Skip to content

Euphorbiaceae, Jatropha chamelensis, Papelillo amarillo, pinoncillo – Jalisco, Mexico

October 23, 2014

Here are some photos of Jatropha chamelensis and endangered / endemic to the chamela-cuixmala biosphere reserve in Jalisco Mexico. The bark is very similar to another tree in the area, also called papelillo amarillo, but belonging to the Bursera genus.. I’ve been waiting to get photos of the flower fruit of this one.

Here is a previous post on J. chamelensis.

And a list of previous posts on the Euphorbiaceae family. 

Jatropha chamelensis bark Jatropha chamelensis leafSCW_6543Jatropha chamelensis branching

7 Comments leave one →
  1. October 23, 2014 10:08:39 pm

    Marvelous plant! I wish it would set some seed already. Its close cousin Jatropha standleyii seems to do better from a statistical perspective, although mine has never flowered. Thanks for posting this, there are very few good photos of it in situ.

    • October 23, 2014 10:08:04 pm

      I’ll definitely be keeping an eye out for seeds. I might also experiment with cuttings. I have had success transplanting relatively big trees that were blown over in the last big hurricane (Jova).

      • October 23, 2014 10:08:58 pm

        Yes, my one plant was grown from a cutting from a specimen in a pot at Fairchild, but it succumbed to being moved from my old dry yard to my new wet one. The new yard extinguished a few of my Jatrophas. I was loathe to return them to pots from their free condition. However, J. standleyii does well, as does J. moranii and humboldtiana, and Cnidoscolus (Chaya) goes nuts.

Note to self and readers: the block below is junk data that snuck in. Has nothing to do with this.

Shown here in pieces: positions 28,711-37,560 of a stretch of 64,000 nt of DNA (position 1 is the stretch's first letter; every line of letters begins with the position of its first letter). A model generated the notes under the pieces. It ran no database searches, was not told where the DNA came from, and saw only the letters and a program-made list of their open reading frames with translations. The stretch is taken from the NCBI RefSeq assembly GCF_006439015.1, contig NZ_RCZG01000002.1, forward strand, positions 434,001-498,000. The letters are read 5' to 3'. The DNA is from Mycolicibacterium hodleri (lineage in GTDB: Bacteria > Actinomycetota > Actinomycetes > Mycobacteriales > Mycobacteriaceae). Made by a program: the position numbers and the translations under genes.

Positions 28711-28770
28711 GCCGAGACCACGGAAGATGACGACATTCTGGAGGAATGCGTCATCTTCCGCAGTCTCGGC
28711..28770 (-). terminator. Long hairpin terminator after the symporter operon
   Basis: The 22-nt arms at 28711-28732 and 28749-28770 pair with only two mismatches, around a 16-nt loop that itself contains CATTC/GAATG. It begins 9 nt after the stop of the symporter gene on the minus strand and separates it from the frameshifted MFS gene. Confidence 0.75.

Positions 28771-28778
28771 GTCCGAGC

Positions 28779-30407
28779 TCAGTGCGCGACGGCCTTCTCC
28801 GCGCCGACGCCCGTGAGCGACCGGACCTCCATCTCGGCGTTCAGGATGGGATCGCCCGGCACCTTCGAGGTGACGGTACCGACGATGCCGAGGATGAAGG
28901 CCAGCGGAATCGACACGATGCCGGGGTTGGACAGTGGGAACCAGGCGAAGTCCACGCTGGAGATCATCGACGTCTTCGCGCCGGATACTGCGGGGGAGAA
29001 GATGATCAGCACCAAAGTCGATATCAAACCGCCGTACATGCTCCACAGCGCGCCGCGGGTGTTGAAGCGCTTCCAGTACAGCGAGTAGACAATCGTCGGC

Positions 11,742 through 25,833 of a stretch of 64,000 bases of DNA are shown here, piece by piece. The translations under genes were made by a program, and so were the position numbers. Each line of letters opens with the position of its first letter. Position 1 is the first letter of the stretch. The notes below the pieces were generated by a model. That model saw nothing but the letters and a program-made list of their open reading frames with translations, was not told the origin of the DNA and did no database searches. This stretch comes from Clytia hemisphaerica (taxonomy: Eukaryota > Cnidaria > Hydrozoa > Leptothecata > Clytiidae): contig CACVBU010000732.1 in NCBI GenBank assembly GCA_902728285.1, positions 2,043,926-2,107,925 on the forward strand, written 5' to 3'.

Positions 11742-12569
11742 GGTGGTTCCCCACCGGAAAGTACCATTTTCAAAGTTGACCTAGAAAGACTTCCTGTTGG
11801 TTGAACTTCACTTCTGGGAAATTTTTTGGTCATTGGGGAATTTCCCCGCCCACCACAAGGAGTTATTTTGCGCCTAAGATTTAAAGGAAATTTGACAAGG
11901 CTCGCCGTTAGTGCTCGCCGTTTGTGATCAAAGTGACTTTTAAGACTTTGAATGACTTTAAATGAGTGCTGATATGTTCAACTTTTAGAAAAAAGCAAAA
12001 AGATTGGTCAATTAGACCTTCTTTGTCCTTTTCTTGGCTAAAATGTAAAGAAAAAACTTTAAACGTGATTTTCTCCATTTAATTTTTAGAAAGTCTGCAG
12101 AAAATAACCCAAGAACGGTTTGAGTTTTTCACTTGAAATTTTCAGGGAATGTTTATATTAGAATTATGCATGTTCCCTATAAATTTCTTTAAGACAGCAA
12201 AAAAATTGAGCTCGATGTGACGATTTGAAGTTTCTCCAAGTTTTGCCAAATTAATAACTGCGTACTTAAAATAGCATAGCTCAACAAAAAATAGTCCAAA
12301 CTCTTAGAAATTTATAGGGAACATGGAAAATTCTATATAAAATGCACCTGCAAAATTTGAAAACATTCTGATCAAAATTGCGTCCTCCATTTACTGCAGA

2. October 23, 2014 10:08:34 pm

    That trunk is very unusual. Is it a long lived tree? I wouldn’t have thought so with that softer looking trunk. Very interesting “bark” (skin?) peeling as well. Lovely big heart shaped leaves. What an interesting plant. Cheers for sharing it with us Spencer🙂

    • October 27, 2014 10:08:12 pm

      I don’ think its very long lived. But I have seen some 40 ft tall trees. Nothing ancient though. Its endemic and not very common in this area of MX.

      • October 27, 2014 10:08:16 pm

        Yeah, that soft trunk was a dead giveaway that it wouldn’t be long lived. Cheers for the info Spencer🙂

Say something...

Fill in your details below or click an icon to log in:

WordPress.com Logo

You are commenting using your WordPress.com account. Log Out / Change )

Twitter picture

You are commenting using your Twitter account. Log Out / Change )

Facebook photo

You are commenting using your Facebook account. Log Out / Change )

Google+ photo

You are commenting using your Google+ account. Log Out / Change )

Connecting to %s

%d bloggers like this: